I just posted this in my LJ as the second part of an essay on religion and thought that some people here might find it of interest. It deals with my attitudes toward the negotiation of multiple cognitive frameworks: in this case, science and religion. Enjoy.

longwinded...Collapse )

13th November 2005

ladynina1:08am: My first rant - why can't we all just get along...
Paganism. It's got so confused. Is it viewed as a bunch of religions sheltering under one umbrella, a set of philosophies, an area for academic study, a *great* marketing tool or something to annoy the Christian right with? It's all of the above depending on who you're communicating with at the time. And what a range of people there are out there.

But what ever happened to politeness? Is it really necessary (as seems to be the case with so many on and off line discussions) to castigate those who don't fit in with some arbitary view of what paganism means? And why is it done with such vitriolic passion?

Is it naive to want a little bit more peace and harmony and a little less mud slinging in the community of those who identify as pagan of what ever flavour?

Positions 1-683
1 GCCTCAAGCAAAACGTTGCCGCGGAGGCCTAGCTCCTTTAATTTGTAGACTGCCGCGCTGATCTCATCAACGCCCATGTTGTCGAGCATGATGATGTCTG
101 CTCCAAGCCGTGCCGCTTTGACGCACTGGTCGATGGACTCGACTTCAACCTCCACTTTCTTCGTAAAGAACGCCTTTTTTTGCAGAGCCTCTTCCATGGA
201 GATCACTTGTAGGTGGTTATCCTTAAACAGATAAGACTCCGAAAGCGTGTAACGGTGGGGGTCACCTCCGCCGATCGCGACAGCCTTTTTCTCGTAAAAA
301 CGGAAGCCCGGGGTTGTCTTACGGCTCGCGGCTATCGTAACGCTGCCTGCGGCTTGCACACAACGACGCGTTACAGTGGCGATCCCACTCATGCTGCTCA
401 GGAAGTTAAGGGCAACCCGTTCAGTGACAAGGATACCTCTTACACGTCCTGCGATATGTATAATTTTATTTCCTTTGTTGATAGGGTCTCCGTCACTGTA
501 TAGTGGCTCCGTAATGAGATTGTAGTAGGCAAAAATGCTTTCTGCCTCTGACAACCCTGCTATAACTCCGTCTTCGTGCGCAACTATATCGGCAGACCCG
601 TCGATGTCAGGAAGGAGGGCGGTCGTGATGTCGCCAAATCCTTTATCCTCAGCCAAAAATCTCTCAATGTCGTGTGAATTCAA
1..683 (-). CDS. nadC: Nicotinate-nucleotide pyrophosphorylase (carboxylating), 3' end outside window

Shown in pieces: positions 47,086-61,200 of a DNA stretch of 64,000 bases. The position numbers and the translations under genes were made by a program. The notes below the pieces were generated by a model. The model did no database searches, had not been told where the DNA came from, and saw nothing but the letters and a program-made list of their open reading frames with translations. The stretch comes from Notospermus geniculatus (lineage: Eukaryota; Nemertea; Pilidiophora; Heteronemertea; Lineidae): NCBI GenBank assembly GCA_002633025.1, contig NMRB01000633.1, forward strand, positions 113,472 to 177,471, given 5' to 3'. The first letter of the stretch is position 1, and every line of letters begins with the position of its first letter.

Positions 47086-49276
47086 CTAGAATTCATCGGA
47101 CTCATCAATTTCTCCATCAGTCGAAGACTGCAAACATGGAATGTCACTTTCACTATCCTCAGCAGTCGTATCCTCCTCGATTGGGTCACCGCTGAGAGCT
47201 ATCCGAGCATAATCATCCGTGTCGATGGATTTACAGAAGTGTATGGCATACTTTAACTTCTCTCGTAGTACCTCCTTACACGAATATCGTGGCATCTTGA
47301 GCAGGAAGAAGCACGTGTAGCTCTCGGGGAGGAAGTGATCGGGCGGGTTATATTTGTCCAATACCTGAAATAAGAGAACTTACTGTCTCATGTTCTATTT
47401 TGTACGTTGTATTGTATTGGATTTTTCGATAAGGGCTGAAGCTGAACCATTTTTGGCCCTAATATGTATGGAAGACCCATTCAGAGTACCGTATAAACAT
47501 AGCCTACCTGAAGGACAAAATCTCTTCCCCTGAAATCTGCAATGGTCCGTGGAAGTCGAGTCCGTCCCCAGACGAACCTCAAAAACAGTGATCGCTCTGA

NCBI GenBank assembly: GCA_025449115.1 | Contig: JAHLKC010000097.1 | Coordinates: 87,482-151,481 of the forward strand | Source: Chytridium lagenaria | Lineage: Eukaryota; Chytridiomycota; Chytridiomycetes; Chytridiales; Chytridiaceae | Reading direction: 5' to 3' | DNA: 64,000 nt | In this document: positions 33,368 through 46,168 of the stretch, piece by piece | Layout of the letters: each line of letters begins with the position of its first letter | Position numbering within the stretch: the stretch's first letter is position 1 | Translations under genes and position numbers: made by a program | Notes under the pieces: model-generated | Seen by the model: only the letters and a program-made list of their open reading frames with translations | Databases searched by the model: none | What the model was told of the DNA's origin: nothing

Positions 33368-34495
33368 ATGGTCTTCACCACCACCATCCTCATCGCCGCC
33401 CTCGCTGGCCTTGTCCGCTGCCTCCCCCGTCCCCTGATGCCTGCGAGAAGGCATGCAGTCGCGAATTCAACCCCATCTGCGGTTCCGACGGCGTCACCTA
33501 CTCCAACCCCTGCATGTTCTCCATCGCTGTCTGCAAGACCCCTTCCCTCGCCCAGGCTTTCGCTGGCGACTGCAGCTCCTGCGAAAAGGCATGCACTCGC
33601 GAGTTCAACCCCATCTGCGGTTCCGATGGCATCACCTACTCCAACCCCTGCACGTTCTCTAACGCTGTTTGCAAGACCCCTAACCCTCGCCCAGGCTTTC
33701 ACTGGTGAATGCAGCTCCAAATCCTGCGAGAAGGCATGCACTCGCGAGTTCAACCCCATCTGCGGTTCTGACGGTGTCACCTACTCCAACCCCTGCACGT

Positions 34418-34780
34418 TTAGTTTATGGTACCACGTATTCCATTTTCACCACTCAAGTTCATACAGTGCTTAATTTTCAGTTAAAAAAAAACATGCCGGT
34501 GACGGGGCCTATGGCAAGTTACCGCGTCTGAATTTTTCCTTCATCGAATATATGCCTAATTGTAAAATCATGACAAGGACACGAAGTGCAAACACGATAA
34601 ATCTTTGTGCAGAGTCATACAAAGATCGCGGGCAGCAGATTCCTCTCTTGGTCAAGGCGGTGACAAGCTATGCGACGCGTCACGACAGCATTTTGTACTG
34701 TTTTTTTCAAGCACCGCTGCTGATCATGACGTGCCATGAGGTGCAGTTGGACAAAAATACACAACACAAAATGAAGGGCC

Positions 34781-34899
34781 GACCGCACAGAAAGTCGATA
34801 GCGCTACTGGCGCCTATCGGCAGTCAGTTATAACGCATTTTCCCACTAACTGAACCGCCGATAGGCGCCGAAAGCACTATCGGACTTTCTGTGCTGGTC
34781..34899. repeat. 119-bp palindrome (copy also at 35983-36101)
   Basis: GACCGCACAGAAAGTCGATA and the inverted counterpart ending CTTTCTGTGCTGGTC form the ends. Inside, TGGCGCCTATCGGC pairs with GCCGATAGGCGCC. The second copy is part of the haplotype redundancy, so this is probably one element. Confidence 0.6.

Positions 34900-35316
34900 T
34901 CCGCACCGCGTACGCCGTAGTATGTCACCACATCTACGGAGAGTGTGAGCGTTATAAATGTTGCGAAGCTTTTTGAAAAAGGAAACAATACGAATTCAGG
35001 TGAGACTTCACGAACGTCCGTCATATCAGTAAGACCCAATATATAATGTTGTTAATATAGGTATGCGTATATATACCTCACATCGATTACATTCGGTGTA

Thumper's parent's had the idea 'If you can't say something nice...'

11th November 2005

thegrimoire3:14pm: stupid question
I'm a little confused about something. Please refrain from chucking rotten fruit my way, because I honestly need people's opinions and explanations. It doesn't help that I'm running on zero sleep right now, but I'm having a hard time with this.

For those of you who worship Lilith in particular, did you always acknowledge Christianity? Do you now? If you do not believe in the Christian god, the devil, that the world was created in seven days, that Adam and Eve were the first humans, etc. - how do you believe that Lilith exists? Do you believe that she existed pre-Christianity, and that Christianity adopted her? Or perhaps you in fact believe that Adam and Eve existed and the whole shebang - how do you view the Christian god who would have created them all? Is it simply that the Christian god is another guise of "the God," or do you believe he is one of many individual gods and goddesses, but isn't in fact the ultimate creator of the entire universe?

Although I'm sure most of the posters here don't fall in the "I'm pagan now because I had a horribly strict religious family and I needed to rebel" camp, I haven't heard much about views on the Christian god, their creation story, and Jesus. How does (or doesn't) it fit into your beliefs?

(x-posted)
Current Mood: tired

24th October 2005

ques_nova7:39pm: An intro and a question for the group.